Former Marine drill instructor turned actor R. Lee Ermey coached Louis Gossett Jr. for his role as Sgt. Foley. Ermey would later play a tough and profane drill sergeant himself in Full Metal Jacket (1987). Ironically, he was initially hired as a coach for that movie as well, before landing the role. ” - gattonero975
Cuba Gooding Jr., Donald Sutherland, Patrick Dempsey,
Zakes Mokae, Benito Martinez, Dale Dye,
Maury Sterling, Diana Bellamy, Lance Kerwin,
and "Betsy" the Monkey ("Marcel" on 'Friends')
In the film, it is said that "Motaba" was more deadly than the "Ebola" virus. Then they show a picture of the "Motaba" virus. The virus shown in the photograph, is a strain of Ebola.
Donald Sutherland plays a general to Dale Dye's colonel. Four years earlier in JFK (1991), Dye played a general to Sutherland's colonel.
Donald Sutherland took over from Joe Don Baker because director Petersen and producer Kopelson wanted the character to have more of an "Oliver North quality" and decided Sutherland could deliver that. Sutherland was not available for filming when production began, but later joined the set and was able to complete all of his scenes without any delays.
This film won a development battle with a similar viral-outbreak thriller project at 20th Century Fox called "Hot Zone". That film was going to be directed by Ridley Scott and star Robert Redford and Jodie Foster, but ran into script problems that threw it off stride. When producer Arnold Kopelson hired Ted Tally to work on his script, he liked the results so much that he immediately sent it out to Harrison Ford; Ford declined, but then Dustin Hoffman and Wolfgang Petersen signed on to star and direct, and Warner Bros. greenlit the film for a 1995 release.
The music and (briefly seen, somewhat blurred) footage of a cartoon seen in the movie theater scene is from the Tom & Jerry episode Polka-Dot Puss (1949). It's appearance in Outbreak is somewhat apt, as in the cartoon, Jerry tricks Tom in to believing he has caught measles, and then proceeds to 'cure' him. The episode ends with both Tom and Jerry actually contracting measles and being quarantined.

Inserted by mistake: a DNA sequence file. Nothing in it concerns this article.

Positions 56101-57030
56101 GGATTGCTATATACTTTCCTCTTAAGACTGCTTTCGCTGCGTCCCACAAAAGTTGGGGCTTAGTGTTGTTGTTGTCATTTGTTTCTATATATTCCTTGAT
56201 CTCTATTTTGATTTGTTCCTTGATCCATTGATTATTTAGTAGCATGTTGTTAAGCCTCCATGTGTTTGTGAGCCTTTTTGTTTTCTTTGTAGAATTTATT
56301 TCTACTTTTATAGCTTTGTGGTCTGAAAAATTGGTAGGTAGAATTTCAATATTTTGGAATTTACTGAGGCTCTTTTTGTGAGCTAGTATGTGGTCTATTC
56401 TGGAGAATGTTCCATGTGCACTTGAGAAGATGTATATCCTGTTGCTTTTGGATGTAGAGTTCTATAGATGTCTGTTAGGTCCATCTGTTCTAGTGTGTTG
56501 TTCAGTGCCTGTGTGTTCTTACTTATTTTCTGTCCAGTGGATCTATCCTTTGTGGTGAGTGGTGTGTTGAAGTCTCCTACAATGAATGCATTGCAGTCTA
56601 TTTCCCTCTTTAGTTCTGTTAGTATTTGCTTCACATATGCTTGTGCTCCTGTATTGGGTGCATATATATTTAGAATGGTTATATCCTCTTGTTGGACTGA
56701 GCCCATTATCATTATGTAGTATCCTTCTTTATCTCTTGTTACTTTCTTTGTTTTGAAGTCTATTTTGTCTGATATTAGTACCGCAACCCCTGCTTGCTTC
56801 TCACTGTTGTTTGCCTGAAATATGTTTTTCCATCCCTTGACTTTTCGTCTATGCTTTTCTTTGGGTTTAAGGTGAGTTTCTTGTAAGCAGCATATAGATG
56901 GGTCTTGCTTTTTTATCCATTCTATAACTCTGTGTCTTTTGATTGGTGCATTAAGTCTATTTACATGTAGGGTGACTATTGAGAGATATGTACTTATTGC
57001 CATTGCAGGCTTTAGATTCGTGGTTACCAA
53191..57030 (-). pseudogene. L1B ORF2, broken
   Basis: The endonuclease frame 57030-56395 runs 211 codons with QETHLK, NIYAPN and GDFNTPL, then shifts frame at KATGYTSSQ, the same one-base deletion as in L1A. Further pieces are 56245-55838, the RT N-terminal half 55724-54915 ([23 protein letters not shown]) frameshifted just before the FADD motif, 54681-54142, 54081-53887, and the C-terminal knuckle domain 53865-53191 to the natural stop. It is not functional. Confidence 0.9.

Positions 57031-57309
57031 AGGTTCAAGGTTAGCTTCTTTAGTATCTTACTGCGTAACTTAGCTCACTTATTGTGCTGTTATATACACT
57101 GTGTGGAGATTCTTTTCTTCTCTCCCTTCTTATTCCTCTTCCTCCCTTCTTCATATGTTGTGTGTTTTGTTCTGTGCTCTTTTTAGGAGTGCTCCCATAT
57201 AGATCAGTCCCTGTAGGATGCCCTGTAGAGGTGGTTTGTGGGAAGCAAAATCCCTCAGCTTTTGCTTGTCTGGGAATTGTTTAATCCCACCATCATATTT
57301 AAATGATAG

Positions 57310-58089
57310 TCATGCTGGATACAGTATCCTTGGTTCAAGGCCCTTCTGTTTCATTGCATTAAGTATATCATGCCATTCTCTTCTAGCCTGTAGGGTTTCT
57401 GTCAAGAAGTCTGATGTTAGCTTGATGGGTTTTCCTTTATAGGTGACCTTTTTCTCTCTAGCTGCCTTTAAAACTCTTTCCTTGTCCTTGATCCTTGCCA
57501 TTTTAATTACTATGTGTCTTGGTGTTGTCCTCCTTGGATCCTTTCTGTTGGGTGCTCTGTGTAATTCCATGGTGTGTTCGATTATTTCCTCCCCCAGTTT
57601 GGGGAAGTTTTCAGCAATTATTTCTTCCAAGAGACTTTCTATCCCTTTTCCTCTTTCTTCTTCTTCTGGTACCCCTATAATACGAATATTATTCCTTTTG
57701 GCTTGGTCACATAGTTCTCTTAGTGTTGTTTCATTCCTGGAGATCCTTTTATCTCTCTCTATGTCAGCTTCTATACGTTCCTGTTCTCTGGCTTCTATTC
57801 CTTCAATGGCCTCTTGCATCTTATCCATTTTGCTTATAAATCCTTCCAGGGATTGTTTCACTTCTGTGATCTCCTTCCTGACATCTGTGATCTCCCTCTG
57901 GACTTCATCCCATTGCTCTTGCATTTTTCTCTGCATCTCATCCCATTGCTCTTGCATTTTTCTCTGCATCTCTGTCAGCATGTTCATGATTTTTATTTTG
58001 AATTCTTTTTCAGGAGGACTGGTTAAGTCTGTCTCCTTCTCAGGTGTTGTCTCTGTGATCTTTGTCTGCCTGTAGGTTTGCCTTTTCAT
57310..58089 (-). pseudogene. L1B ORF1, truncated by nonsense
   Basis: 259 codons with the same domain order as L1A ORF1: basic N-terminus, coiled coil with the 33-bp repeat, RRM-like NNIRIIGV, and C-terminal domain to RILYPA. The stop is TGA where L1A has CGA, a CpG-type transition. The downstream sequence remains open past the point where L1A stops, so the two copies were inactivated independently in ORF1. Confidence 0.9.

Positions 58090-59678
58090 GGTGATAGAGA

Betsy, the white-headed capuchin Monkey, also appears in the sitcom Friends (1994) as Marcel, Ross' pet. The monkey's prior role in Outbreak was spoofed by a poster showing Marcel as the star in the fictional movie "Outbreak 2: The Virus Takes Manhattan". Both the movie and the TV series are Warner Brothers productions.
When investigating the village in Zaire several of the huts are burned down. This is the traditional tribal method for controlling the spread of an infection in many parts of the world. Food and water are left outside the entrance to the dwelling and the occupants cannot leave. If several days (usually 3 or 4) of these supplies are not used then the dwelling is burned down to stop the infection from spreading. ” - gattonero975
Mitch Ryan, Mitzi McCall, B.J. Ward,
Philip Bruns, Jack Carter, Connie Sawyer,
Steven Brill, Kevin West,
Zoe: Men are...scum-sucking unevolved penis driving loogey-hocking monster truck driving earn one and a half times our income for the same *beep* job nut scratching beer belching was it good for you like he really cares belligerent what's on cable only owns 3 pairs of shoes and pay half what you do for formal wear and then wear it again sports obsessed genetically inferior orally fixated perpetually adolescent! ” - gattonero975
Allison Eastwood, Peter Weller, Peter Greene,
Rance Howard, Sharon Gless, Antonio Fargas,
Steve Railsback, Richard Tyson, Sticky Fingaz,
Director Ash Adams saw actor Jullian Dulce Vida's demo reel on YouTube and called Jullian in to a meeting. Ash Adams liked him so much he literally created the part of "Blancos Lobos" for Jullian at that meeting.
Peter Weller displays his real-life trumpet playing skills. Even has his real-life band in a scene with him. ” - gattonero975